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Challenge Of Taking The Gospel To Yemen

by | Tue, Nov 28 2023

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The Muslim nation of Yemen on the Saudi peninsula is one of the most impenetrable places on earth for Christian ministries. But despite war and famine, the Gospel is still reaching some of its 34 million people. Yemeni Christians are secretly working on Bible translations in ‘heart languages’ to reach more of them across multiple people groups.

Given the conflict and food insecurity racking the country and the sparsity of a local Church, creating that translation is proving to be a challenge. Mission Network News (MNN) reports that: “Between extremist religious groups and a strong sense of tribalism, many Christians can face banishment or death for simply proclaiming their love of Jesus Christ, let alone translating Scripture.”

A missionary from the Strategic Resource Group ministry who wants to only be known as Amy told MNN that believers face death if Muslims find out they follow Jesus. “There’s a huge stronghold there because of their belief system – the things that they think they know about God, who He is, and what they believe to be true. They’re so rooted in that. It’s not just what they believe, it’s part of their life and their culture. That’s why so few of Yemen’s Christians are able to share their stories with the rest of the world. There’s a significant risk to people’s lives if they share these stories, and if they tell the good things that are happening,” she explained.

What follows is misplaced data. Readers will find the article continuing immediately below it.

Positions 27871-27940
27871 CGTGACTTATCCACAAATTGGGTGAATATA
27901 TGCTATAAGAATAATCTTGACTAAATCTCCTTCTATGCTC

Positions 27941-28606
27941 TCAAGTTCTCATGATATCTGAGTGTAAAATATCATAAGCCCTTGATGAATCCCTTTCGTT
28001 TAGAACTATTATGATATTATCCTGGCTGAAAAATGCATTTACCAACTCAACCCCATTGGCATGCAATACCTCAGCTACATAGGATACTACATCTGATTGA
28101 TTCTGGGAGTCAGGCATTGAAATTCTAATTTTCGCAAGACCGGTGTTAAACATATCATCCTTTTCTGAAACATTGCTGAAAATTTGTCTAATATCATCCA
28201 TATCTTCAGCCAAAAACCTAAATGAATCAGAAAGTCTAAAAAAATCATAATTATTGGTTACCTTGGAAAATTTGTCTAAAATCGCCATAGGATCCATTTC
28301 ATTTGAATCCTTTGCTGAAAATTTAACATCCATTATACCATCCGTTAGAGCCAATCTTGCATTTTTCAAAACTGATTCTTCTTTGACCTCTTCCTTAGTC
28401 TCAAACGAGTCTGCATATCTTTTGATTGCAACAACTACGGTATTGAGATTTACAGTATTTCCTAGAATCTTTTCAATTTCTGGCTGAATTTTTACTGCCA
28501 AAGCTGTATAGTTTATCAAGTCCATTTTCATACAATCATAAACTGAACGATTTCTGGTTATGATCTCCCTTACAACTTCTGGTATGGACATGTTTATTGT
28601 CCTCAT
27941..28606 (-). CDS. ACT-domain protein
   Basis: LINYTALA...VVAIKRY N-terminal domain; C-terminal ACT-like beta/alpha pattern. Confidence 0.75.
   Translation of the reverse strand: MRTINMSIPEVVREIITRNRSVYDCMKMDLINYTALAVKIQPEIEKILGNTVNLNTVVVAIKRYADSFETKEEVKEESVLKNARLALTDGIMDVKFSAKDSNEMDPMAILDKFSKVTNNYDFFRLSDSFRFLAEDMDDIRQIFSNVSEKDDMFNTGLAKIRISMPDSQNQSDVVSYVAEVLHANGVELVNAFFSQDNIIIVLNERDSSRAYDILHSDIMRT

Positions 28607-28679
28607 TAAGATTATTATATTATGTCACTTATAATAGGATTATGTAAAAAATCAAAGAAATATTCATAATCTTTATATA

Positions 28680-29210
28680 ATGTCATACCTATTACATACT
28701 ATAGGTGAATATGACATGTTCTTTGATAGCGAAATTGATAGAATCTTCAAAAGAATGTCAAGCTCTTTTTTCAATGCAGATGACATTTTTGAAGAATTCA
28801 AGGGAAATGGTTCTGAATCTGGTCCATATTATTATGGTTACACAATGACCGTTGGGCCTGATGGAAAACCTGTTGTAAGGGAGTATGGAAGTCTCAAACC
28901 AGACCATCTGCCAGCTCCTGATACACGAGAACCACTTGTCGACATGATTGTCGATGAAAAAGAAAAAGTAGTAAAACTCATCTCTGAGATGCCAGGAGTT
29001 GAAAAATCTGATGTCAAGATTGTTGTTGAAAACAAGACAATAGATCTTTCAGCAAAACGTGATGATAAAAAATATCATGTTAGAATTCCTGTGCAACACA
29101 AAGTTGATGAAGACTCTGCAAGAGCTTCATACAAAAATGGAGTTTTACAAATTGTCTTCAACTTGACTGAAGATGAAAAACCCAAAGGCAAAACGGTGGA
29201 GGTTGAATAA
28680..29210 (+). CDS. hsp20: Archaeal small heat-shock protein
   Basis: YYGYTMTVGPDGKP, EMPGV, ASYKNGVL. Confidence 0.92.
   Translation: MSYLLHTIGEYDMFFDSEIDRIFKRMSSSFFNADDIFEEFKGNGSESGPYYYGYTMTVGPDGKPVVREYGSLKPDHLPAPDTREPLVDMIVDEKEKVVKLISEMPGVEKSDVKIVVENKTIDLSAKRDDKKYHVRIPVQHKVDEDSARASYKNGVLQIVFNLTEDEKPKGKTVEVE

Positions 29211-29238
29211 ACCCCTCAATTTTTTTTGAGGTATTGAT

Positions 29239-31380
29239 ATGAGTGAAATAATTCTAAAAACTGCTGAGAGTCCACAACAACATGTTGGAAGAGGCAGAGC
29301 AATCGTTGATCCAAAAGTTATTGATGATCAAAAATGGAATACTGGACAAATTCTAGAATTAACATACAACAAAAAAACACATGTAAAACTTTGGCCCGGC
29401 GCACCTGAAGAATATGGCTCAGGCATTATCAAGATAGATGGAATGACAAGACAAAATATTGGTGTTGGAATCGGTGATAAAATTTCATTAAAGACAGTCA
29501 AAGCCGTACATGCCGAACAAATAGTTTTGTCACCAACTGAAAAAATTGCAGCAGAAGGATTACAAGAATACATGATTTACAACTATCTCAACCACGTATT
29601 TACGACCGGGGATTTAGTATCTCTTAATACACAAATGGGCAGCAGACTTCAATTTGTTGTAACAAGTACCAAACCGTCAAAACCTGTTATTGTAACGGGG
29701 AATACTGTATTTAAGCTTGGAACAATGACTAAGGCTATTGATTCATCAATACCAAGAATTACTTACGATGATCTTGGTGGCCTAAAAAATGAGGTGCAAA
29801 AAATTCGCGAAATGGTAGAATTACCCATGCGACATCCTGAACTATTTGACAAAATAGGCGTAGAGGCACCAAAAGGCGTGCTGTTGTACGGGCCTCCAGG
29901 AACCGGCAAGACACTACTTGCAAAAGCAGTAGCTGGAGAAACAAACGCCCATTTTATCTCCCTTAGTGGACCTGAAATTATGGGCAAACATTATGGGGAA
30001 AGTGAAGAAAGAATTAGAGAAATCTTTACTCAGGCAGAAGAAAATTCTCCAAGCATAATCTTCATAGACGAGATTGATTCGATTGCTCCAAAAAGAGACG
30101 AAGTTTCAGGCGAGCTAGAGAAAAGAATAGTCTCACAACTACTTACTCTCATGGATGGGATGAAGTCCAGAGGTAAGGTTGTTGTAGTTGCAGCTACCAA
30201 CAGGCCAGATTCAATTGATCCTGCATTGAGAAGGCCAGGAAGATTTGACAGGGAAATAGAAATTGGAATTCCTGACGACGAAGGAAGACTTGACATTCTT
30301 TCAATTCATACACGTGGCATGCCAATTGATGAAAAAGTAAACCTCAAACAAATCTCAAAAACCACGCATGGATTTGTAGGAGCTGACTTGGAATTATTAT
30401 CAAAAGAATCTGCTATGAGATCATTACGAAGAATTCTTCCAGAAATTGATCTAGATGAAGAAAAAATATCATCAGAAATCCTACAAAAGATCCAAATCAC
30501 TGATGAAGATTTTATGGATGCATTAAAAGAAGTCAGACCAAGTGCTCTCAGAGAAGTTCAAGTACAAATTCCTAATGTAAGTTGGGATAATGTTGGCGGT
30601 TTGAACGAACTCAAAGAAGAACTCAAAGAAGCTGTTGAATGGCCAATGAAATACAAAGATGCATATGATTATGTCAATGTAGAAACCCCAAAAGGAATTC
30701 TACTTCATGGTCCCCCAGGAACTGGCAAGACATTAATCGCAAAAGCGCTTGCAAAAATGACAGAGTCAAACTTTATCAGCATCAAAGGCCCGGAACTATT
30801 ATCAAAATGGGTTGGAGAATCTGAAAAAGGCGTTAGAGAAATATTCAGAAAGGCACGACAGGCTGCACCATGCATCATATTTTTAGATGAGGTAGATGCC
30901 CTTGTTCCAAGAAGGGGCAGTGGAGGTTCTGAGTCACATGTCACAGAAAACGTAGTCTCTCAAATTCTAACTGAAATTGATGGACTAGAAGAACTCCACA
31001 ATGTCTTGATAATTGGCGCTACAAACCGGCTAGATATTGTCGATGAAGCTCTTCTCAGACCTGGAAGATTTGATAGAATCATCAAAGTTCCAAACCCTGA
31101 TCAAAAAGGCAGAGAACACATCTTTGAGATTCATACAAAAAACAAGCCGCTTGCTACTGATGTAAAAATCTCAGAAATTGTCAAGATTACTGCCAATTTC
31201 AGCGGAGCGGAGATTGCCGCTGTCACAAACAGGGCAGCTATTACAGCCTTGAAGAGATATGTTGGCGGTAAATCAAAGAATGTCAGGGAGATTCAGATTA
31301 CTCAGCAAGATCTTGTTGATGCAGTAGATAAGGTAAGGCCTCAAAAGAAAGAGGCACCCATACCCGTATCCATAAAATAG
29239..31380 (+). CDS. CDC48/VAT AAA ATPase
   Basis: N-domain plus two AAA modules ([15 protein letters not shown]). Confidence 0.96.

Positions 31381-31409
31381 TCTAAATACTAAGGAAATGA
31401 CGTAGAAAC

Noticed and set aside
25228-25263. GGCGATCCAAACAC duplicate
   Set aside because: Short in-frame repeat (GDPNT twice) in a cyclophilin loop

MNN reports a Bible translation is still in the works. The believers working on the project put in full-time hours working on the localisation of the Scriptures as they work on the project while in hiding. Amy observes that: “God continues to draw Christians unto Himself. They are being encouraged by that and seeing the fruit of what God’s doing in their lives and in the lives of the people around them, which encourages them to continue on doing their work.”

“For example, while working on the translation, some of the believers have felt called to write their own worship songs. They’re not translating existing songs, but writing localised songs from scratch. Now in their heart language, it has a deeper meaning and impact on their lives, because they’re able to understand it in a more complete and deep way,” Amy said.

“Those of us who are aware of what’s happening and know what’s going on need to commit to prayer for the people that are doing the work for the people that God still wants to reach with His Word. Pray that God would continue to soften their hearts so that they’ll be prepared to hear the Word.”